The Centennial Museum Society of Canmore was officially formed on January 10, 1984.
The Society operates the Canmore Museum & Geoscience Centre. The Society was originally formed as a result of the 1983 Centennial celebrations in Canmore. A group of dedicated local individuals created a display of photographs and artifacts in the old Canmore school. The Society had no home until 1988, when it moved into the building that now houses Tourism Canmore. At that time the focus was on the human heritage and history of Canmore. In 1998, the Geoscience Centre was added to celebrate the unique geological aspect of Canmore, and the name of the Museum was changed to reflect that addition. In 2004, the Museum was invited by then mayor, Glen Craig, to be a tenant in the new Town of Canmore Civic Centre. The Society continues to oversee the Museum’s operations and pursue its mandate: to tell the stories of our mountains and our communities for present and future generations.
In 2009, the Society celebrated its 25th anniversary with an exhibition of more than 100 artifacts reflecting the range of subject areas represented in the Museum’s collections, including mining and sports memorabilia, Olympic artifacts and textiles, and maps, books and photographs. In addition, a 25th Anniversary celebration and fundraiser was held at the NWMP Barracks site.
The Museum also oversees the upkeep and operations of the 1893 North West Mounted Police Barracks, a designated Provincial Resource. The Barracks is the oldest purpose-built barracks in Western Canada, and a mainstay of Canmore’s main street. It was used until 1929, at which time it was used as a private residence. In 1989, the Town of Canmore took over possession, purchasing the lot beside it, and partnered with the Society to oversee its restoration. The Barracks is free to the public, and hosts a number of community events over the course of the year, including Art-in-the-Park, a celebration of local and area artists and artisans. The Barracks also contains a tea house, and is home to the Roman Piwowar Memorial Garden, which contains both native and heritage plants and flowers.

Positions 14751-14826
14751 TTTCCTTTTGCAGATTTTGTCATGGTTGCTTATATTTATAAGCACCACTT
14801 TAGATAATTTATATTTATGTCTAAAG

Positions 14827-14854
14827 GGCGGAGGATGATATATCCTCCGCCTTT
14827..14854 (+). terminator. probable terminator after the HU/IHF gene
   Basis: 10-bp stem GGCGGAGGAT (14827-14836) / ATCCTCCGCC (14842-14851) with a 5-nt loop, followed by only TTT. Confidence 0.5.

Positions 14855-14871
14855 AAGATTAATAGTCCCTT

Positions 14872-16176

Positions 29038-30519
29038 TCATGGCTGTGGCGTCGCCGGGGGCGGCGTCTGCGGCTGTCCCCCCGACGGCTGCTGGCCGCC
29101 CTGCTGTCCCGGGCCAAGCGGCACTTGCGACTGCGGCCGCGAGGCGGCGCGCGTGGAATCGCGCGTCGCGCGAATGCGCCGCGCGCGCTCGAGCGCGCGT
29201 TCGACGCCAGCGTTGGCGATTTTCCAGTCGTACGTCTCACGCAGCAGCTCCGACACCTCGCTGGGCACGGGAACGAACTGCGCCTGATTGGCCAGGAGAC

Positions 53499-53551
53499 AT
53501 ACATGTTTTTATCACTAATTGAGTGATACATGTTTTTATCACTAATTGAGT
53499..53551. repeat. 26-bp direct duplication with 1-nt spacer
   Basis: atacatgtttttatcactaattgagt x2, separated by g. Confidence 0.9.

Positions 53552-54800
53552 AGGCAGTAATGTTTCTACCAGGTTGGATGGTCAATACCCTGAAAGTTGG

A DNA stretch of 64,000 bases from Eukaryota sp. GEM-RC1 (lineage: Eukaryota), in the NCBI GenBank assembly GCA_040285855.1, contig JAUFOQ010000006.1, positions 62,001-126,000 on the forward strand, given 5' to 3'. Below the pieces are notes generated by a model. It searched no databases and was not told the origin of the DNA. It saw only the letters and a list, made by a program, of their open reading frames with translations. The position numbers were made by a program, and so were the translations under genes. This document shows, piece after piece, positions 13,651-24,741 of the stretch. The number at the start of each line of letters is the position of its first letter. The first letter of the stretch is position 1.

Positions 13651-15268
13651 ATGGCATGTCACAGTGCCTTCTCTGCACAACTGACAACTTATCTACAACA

The Canmore Museum & Geoscience Centre has both permanent and temporary displays, covering the human heritage of Canmore and region as well as the unique geological history of the Canadian Rockies. Permanent displays include Early Canmore: Boxcars and Coal Diggers and Dangerous Work; a display of Canmore’s Olympic heritage which includes Hidy and Howdy, the 1988 Winter Olympics mascots; as well as displays about the formation of the Rockies, Rat’s Nest Cave, the Devonian reef, fossils and Canmore coal. The central exhibition area is home to larger exhibitions, usually 4-6 months in duration.